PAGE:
Anger in Kids
We all feel angry at times and anger is a natural emotion.
Anger is a normal emotion. Everyone feels angry at times. However when we are angry too often and it is causing problems we need to address it. When anger is occurring at home, we often need a family approach, as often there are many different factors that may be influencing your child’s expression of anger. This tip sheet aims to help get you started on understanding and helping your child reduce anger.
What Triggers Your Child’s Anger?
Keep a diary or notebook and write down your observations. Observe your child and write a list of the situations and things that tend to make him/her feel angry. In this notebook or diary, also write down your parent reaction and any other factors that may be occurring. For example, running late for school, too much noise, and transition from favourite activity to another activity less enjoyable; having to do chores, not getting his own way or losing a game etc.
Reduce & Manage Triggers by changing what occurs just before Mr Anger Visits.
If your child is displaying a high level of aggressive behaviour or anger is visiting too frequently it may be important in the short term to reduce some of the triggers. This is often the most effective way and developmentally appropriate to address anger while children are still learning skills in emotion management.
This means that we can try and change what occurs just before Miss or Mr Anger usually visits.
For example, if anger is visiting your child in the morning – have a look at what is going on based on the above step and what could be changed to reduce the trigger. E.g., if it is to do with siblings, create clear rules and structure for the time of day that is ‘high risk’ (i.e., when he /she is most likely to be angry).
For example, if children are usually in the same room straight after school when anger visits, change this, have children in their own spaces for a period of time while they are relaxing at the end of the school day. If the problem occurs while playing outside, structure the outside activities that require more parallel type play such as riding a bike. The key is to break the cycle.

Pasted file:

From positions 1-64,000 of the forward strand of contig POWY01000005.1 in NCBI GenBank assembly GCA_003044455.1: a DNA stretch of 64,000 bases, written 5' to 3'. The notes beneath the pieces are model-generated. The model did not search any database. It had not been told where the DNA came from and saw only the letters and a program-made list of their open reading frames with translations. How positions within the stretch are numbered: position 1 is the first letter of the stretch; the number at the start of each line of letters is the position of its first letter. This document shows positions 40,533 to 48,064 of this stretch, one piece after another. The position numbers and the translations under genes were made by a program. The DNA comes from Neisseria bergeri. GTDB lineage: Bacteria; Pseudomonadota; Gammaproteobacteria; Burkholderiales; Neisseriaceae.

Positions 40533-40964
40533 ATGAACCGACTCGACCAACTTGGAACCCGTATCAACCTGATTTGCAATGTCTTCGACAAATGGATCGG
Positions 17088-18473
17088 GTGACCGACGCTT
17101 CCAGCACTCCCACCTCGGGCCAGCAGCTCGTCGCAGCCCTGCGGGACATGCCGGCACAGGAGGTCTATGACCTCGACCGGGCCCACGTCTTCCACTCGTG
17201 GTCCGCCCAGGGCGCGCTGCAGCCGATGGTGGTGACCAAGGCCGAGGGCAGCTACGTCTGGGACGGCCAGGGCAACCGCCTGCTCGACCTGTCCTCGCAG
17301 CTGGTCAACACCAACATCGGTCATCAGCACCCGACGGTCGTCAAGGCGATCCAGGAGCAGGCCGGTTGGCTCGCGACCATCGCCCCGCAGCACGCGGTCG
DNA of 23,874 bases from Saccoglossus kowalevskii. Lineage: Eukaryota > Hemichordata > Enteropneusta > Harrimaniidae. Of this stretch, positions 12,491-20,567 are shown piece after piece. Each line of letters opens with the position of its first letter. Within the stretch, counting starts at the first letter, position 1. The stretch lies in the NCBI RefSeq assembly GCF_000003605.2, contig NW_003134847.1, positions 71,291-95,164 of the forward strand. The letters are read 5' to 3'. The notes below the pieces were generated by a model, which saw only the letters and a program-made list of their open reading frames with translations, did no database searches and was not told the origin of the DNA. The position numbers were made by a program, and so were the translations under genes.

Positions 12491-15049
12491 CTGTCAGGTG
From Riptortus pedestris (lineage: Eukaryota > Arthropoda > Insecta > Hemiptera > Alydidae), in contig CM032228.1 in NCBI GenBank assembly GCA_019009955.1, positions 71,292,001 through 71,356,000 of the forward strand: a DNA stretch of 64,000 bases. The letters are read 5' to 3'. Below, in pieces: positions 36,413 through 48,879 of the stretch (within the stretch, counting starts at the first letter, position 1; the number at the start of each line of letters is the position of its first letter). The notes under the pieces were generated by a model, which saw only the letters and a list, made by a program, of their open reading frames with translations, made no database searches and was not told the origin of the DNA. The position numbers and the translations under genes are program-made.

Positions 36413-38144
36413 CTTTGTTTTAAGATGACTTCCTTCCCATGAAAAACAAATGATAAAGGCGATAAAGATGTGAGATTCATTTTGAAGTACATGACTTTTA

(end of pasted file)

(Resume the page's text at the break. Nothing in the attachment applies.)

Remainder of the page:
If the morning rush is a trigger, try waking up a little earlier. Ask yourself as the parent “What do I need to change?” Check in with yourself, have you started to express anger as well such as yelling, screaming. Are you giving unclear instructions? Try thinking about what you can do to make the high risk time a little calmer.
If your child is most likely to get angry at the end of the school day; try introducing a new routine or change prior to the anticipated event. For example, if your child gets angry as soon as they enter the car upon pickup, you may try introducing some distractors, such as an afternoon snack, some games in the car (e.g., I spy). It is essential to state clear rules or expectations.
State Clear Rules or Expected Behaviours.
Tell Your Child What to Do Instead. Sometimes as parents we focus on telling our children only what not to do. It is very important to be very clear and not assume that your child knows what to do. Tell your child ‘What to Do’. Be clear with your child in terms of expected behaviour. E.g., “In the car we use our friendly and quiet voices”.
Look for Exceptions – Increase Attention to times when your child is behaving
When it comes to emotions, we have to be careful not to only give our child attention when our children are misbehaving. Make extra time to focus on exceptions, that is times when your child is behaving in desirable ways!
It is essential to praise and give attention during these times. If your child feels constantly corrected or criticised this does not have a positive impact on the child-parent relationship.
Focus on your child’s area of interest, and spend quality time with your child on areas they enjoy.
Praise & Acknowledge Praise and acknowledge your child when they are having wins! “ You stayed calm in the car today – well done!
For more help on this topic contact us at Brilliant Minds Psychology